The test to determine if the pain complex is primarily a muscular rather than a primary sensory nerve problem utilizes the effect of local anesthetic infiltration in the insertion area of the splenius capitis muscle. A local anesthetic infiltration in the muscle should not create a defined region of sensory loss at the scalp. If a clinician blocks the greater occipital nerve,4-5 the block would cause a defined geographic area of anesthesia on the scalp. Similarily, a block of the lesser occipital nerve would cause a defined region of scalp anesthesia lateral to the greater occipital pattern of sensory distribution.

Again, a block of the insertion fibers of the splenius capitis muscle6 (see Figure 3) does not cause a numbness of the scalp as does a block of the greater or lesser occipital nerves.

Figure 3. Site of local anesthetic injection.

Confirming Diagnosis And Treatment

The most effective way to confirm the diagnosis of Splenius Capitis Muscle Syndrome is to put digital pressure at the superior nuchal line between the trapezius and sternocleidomastoid mucles at the nuchal line. If the area is painful and/or stimulates the pain referral pattern, then the source of the headache and pain may have been located. Next, inject one cc of a non-vasoconstrictor local anesthetic into the painful insertion zone, first aspirating to assure that the needle tip is not in a vessel. Then slowly inject 0.8 cc local anesthetic (see Figure 3). Within one minute the pain pattern should be remitted if the diagnosis is correct and if there are no other concurrent pain disorders present. With the pain remitted, inject a 1/8 to 1/4 cc of cortisone into the area. Hopefully, the pain will not return. However, if it does, repeat the process two or three times. This will help to determine if the insertion fibers are damaged and may require radiofrequency thermoneurolysis (RFTN) to “turn off” the terminal sensory nerve end organs.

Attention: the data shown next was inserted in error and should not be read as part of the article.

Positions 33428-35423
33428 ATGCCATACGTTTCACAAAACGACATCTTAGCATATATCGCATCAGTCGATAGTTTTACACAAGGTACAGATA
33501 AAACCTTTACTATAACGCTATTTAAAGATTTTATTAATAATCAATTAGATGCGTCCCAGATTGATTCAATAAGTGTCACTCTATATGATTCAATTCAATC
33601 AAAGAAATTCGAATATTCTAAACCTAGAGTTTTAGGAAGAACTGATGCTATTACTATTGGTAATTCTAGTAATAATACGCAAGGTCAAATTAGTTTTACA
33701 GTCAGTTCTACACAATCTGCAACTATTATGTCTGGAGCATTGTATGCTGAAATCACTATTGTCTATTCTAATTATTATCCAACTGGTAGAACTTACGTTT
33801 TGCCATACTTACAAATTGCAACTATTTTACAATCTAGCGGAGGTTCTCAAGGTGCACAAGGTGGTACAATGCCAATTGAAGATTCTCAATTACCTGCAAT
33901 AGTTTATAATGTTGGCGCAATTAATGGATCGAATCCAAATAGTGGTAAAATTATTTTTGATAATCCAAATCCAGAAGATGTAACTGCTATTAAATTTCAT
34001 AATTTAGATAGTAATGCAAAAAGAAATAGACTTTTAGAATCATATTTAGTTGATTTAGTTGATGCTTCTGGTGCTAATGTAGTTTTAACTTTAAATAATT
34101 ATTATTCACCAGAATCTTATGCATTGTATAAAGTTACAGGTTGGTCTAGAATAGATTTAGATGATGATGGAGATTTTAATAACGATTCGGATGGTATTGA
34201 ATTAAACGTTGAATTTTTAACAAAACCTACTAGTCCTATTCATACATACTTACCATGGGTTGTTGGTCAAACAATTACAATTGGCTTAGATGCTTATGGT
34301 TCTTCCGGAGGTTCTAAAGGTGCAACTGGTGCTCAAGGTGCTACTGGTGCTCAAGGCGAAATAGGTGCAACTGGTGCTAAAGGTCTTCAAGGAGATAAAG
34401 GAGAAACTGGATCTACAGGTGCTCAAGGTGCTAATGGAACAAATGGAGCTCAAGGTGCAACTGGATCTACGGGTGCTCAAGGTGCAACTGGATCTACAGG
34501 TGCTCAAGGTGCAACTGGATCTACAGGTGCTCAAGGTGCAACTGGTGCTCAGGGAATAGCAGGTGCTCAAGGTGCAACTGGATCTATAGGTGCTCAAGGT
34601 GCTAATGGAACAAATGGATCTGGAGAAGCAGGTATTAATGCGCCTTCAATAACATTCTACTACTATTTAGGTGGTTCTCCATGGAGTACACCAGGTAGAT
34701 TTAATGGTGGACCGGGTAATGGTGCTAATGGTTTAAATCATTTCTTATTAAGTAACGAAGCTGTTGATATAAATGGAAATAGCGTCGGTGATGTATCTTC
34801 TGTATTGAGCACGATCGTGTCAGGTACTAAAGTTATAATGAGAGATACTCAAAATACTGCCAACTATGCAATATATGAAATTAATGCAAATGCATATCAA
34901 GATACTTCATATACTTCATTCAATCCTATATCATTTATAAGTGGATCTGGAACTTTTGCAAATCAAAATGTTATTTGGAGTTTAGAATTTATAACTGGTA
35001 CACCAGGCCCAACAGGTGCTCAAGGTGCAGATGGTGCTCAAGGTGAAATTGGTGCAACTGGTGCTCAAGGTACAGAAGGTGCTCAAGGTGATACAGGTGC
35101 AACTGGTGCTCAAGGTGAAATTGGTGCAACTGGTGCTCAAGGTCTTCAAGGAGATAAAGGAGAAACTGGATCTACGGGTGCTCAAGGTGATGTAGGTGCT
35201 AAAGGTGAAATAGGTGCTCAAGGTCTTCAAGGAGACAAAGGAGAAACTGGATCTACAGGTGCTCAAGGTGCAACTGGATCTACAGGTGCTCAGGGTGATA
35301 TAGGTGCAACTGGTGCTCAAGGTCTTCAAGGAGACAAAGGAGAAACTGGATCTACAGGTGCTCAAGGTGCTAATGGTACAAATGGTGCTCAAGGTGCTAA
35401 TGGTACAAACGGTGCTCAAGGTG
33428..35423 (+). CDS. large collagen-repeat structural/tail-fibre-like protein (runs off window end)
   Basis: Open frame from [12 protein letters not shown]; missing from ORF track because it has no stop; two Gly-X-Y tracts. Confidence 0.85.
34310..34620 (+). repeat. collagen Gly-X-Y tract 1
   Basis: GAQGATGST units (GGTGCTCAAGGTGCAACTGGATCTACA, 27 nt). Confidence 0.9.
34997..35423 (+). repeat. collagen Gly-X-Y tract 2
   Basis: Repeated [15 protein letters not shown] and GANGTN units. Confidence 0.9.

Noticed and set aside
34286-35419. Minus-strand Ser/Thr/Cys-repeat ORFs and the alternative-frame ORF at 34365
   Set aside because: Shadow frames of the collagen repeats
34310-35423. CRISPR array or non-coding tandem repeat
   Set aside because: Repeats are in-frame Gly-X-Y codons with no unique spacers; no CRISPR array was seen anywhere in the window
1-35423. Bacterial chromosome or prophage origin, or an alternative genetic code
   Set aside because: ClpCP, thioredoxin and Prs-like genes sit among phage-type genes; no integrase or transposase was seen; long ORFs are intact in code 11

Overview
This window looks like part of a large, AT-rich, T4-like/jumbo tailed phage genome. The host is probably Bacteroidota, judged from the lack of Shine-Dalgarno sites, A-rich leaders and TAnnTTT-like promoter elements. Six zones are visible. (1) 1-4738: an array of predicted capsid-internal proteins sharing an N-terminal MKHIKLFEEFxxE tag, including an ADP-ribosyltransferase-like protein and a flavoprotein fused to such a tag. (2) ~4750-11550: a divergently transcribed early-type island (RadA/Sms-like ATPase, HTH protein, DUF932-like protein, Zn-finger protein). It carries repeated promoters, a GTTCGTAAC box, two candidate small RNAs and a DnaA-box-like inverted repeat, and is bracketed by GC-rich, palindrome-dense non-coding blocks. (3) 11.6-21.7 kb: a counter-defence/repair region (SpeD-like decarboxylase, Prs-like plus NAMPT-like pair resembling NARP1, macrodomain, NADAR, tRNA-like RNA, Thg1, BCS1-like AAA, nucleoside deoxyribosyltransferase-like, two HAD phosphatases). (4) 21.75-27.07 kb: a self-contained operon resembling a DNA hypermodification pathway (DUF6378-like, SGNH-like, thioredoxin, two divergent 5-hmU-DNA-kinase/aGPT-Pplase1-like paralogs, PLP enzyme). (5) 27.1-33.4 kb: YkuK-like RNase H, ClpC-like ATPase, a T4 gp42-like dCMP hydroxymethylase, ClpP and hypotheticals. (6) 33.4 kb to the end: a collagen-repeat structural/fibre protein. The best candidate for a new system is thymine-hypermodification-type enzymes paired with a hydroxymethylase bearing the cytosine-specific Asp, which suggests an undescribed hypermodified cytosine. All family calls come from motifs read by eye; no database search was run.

If radiofrequency thermoneurolysis is indicated, an RFTN unit, such as the Owl RF Generator Model URF-2AP (Canadian Medical Devices, Toronto, Canada), is utilized. A typical technique is to create three RFTN heat lesions (see Figure 4) on a horizontal axis to try to assure “coverage” of the damaged insertion fibers. Prior to lesioning, use the stimulus mode of the RF Generator to assure the probe tip is not on an unexpected motor or sensory nerve branch. The RFTN should not create any sensory deficit at the scalp since the local anesthetic block did not do so.

Figure 4. Site of radiofrequency lesions.


This syndrome typically produces pain in the face, temple and cheek area, thus a diagnostic work up may need to include the pain management dentist as well as the pain management physician. The differential diagnosis of headache may be simple to make at times. However, the diagnostic effort may be confounded by a more complex condition presented by the patient. In the more complex situation, referral and more advanced testing may be required. An example is the possible need for a cervical facet joint block with local anesthetic. A neurosurgeon7 or anesthesiologist would be needed for a facet block to assist in the diagnosis of headache and referred pain to the cheekbone and temple emanating from cervical facet joint disease. The complex pain patient may present with one or more facial pain syndromes,8 a temporomandibular joint injury or neuralgia, and/or other cervical pain syndromes as well. This type of patient may have great difficulty in receiving comprehensive care in the absence of a multidisciplinary team environment.


This article has described the anatomical region of the insertion zone of the splenius capitis muscle, its function, distribution of the pain pattern, differential diagnosis, methods of testing, and treatment.

When repeated cortisone injections fail to provide relief, the author has found that surgical management of the pain utilizing radiofrequency thermoneurolysis is a safe and proven pain management tool.9-10

Last updated on: December 28, 2011